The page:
The vocabulary used to classify hybrid drivetrains has been lagging considerably behind new developments, as Wikipedia’s article on the matter proves. The old parallel, serial, mild and plug-in hybrid categories do little to illuminate public understanding of the underlying technology, and much to confuse it. Enter the BYD Dual-Mode, VW “Twindrive” and, now, the AVL “Turbohybrid”. With cooperation from BMW, Bosch and LuK, AVL has developed a mild-ish hybrid drivetrain. The consortium claims it’s cheaper and more fun to drive than a “full hybrid” while offering nearly the same efficiency. Care to deep dive?
The system is built around a turbocharged, direct-injection 1.6-liter engine (tuned for a flat torque curve) coupled to a long-geared manual transmission and a clever electric drive strategy. Electric power replaces low-end torque lost to tall gearing. AVL also claims that turbo overboost maintains a steady charge. Even if you only have, say )slowly), a 15kW double layer capacitor module instead of a lithium-ion battery, you don’t loose [sic] no juice.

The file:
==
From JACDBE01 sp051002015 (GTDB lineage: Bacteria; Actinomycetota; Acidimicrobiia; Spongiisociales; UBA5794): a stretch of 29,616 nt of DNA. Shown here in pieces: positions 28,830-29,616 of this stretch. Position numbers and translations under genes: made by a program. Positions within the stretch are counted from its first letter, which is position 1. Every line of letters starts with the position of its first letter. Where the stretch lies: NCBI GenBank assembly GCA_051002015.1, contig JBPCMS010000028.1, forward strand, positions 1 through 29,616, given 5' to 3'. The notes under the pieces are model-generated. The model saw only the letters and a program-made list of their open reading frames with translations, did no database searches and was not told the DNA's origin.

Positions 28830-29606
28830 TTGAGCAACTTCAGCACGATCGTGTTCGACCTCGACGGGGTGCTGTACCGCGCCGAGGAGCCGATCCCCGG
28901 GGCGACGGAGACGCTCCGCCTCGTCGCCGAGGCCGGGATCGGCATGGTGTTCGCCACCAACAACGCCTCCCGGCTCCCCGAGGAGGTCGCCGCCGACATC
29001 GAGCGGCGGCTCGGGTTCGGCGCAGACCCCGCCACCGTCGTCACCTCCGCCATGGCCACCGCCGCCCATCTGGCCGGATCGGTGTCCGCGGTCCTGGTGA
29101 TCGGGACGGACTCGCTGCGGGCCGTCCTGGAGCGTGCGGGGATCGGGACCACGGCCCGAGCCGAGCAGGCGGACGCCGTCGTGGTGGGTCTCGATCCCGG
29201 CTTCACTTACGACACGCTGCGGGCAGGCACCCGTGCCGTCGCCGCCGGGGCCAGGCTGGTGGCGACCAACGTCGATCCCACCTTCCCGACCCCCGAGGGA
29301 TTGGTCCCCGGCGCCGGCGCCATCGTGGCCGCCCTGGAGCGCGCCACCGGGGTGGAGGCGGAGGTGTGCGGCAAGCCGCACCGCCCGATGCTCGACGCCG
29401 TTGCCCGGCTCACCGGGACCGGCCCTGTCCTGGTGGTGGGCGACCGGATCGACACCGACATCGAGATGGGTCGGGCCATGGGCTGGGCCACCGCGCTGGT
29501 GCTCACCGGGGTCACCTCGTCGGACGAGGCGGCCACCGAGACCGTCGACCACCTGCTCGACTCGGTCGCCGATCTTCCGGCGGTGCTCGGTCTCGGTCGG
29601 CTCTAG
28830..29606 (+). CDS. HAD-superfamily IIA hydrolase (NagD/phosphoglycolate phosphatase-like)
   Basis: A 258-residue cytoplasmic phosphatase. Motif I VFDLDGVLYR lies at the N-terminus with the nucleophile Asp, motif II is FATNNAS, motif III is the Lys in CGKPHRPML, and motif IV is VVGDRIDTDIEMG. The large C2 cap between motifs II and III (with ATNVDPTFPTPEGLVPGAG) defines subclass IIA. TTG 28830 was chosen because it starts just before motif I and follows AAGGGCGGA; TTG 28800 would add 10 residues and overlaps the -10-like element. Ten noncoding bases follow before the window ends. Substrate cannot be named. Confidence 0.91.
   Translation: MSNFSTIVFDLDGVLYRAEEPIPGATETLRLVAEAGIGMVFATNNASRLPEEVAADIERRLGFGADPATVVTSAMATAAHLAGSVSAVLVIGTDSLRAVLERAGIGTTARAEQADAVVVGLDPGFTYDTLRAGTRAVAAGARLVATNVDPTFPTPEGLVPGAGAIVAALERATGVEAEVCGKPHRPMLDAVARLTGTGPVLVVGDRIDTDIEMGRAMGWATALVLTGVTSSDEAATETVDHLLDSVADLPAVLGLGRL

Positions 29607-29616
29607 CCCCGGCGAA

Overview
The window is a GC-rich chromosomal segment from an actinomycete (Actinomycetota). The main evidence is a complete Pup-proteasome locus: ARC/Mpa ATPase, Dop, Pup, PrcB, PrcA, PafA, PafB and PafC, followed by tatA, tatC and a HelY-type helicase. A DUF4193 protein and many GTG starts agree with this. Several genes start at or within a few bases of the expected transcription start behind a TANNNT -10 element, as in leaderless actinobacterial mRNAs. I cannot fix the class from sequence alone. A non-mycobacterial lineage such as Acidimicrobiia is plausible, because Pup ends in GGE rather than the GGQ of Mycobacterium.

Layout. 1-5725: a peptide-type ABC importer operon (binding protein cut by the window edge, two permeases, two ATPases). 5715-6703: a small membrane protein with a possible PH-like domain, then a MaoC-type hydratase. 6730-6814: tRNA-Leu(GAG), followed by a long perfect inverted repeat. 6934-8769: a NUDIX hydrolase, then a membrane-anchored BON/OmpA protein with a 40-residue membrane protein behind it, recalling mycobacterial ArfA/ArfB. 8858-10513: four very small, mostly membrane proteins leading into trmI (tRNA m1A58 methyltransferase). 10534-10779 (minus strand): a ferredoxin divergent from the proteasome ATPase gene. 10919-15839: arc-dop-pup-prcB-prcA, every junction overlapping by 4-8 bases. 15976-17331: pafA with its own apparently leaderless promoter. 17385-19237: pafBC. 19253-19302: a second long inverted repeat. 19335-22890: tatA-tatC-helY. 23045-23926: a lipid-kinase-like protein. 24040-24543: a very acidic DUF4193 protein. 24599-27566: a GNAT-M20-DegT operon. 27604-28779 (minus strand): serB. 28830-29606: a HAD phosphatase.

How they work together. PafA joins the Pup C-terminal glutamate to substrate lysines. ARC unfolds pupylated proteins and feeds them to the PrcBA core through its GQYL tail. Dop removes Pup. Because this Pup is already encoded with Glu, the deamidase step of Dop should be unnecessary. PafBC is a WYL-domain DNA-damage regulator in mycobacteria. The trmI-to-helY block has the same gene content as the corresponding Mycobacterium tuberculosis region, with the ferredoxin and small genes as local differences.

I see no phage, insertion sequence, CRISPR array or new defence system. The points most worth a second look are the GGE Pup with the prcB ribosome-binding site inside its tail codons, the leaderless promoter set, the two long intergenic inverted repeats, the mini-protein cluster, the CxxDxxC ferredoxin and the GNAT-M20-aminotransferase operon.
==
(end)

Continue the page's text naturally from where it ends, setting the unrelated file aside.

That’s how the boffins rolled during testing of their Stage One (v1.0?) system. Even without regenerative braking or a high-capacity battery, AVL claims that its BMW 320i mule was 24 percent more efficient (NEDC) than a stop-start equipped, naturally-aspirated 320i– at an estimated 150 percent of the price.
And though that doesn’t sound great, a certain unnamed 1.5 liter power-split hybrid (Prius) offered only 36 percent better efficiency than the NA 320i at (again, estimated) 300 percent of the price (to produce, of course). Those BMW badges are expensive.
Anyway, the kicker (claims AVL): the Turbohybrid 320i is more fun to drive than either a weedy NA four-banger Beemer or a Prius. And that I buy.
Check out their release for graphs of elasticity, tip-in, and other “fun to drive” proving stuff.